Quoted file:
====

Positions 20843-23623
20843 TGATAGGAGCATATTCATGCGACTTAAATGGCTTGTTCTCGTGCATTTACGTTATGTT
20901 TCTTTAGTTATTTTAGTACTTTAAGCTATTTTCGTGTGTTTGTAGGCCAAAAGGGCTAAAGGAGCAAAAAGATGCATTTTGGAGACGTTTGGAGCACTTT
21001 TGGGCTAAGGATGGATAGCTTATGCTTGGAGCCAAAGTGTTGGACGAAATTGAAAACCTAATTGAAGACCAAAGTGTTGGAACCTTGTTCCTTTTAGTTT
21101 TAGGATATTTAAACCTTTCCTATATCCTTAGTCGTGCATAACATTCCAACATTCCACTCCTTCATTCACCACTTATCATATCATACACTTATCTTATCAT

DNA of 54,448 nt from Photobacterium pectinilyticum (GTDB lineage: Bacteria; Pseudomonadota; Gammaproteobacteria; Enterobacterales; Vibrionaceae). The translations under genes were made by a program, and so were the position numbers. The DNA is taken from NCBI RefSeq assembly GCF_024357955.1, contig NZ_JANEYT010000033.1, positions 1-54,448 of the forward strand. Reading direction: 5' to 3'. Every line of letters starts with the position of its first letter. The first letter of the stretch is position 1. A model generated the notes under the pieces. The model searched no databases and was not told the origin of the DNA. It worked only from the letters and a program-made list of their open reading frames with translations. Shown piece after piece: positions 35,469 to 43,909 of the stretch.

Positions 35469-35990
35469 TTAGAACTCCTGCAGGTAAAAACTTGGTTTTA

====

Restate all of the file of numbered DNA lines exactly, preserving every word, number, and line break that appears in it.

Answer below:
Positions 20843-23623
20843 TGATAGGAGCATATTCATGCGACTTAAATGGCTTGTTCTCGTGCATTTACGTTATGTT
20901 TCTTTAGTTATTTTAGTACTTTAAGCTATTTTCGTGTGTTTGTAGGCCAAAAGGGCTAAAGGAGCAAAAAGATGCATTTTGGAGACGTTTGGAGCACTTT
21001 TGGGCTAAGGATGGATAGCTTATGCTTGGAGCCAAAGTGTTGGACGAAATTGAAAACCTAATTGAAGACCAAAGTGTTGGAACCTTGTTCCTTTTAGTTT
21101 TAGGATATTTAAACCTTTCCTATATCCTTAGTCGTGCATAACATTCCAACATTCCACTCCTTCATTCACCACTTATCATATCATACACTTATCTTATCAT

DNA of 54,448 nt from Photobacterium pectinilyticum (GTDB lineage: Bacteria; Pseudomonadota; Gammaproteobacteria; Enterobacterales; Vibrionaceae). The translations under genes were made by a program, and so were the position numbers. The DNA is taken from NCBI RefSeq assembly GCF_024357955.1, contig NZ_JANEYT010000033.1, positions 1-54,448 of the forward strand. Reading direction: 5' to 3'. Every line of letters starts with the position of its first letter. The first letter of the stretch is position 1. A model generated the notes under the pieces. The model searched no databases and was not told the origin of the DNA. It worked only from the letters and a program-made list of their open reading frames with translations. Shown piece after piece: positions 35,469 to 43,909 of the stretch.

Positions 35469-35990
35469 TTAGAACTCCTGCAGGTAAAAACTTGGTTTTA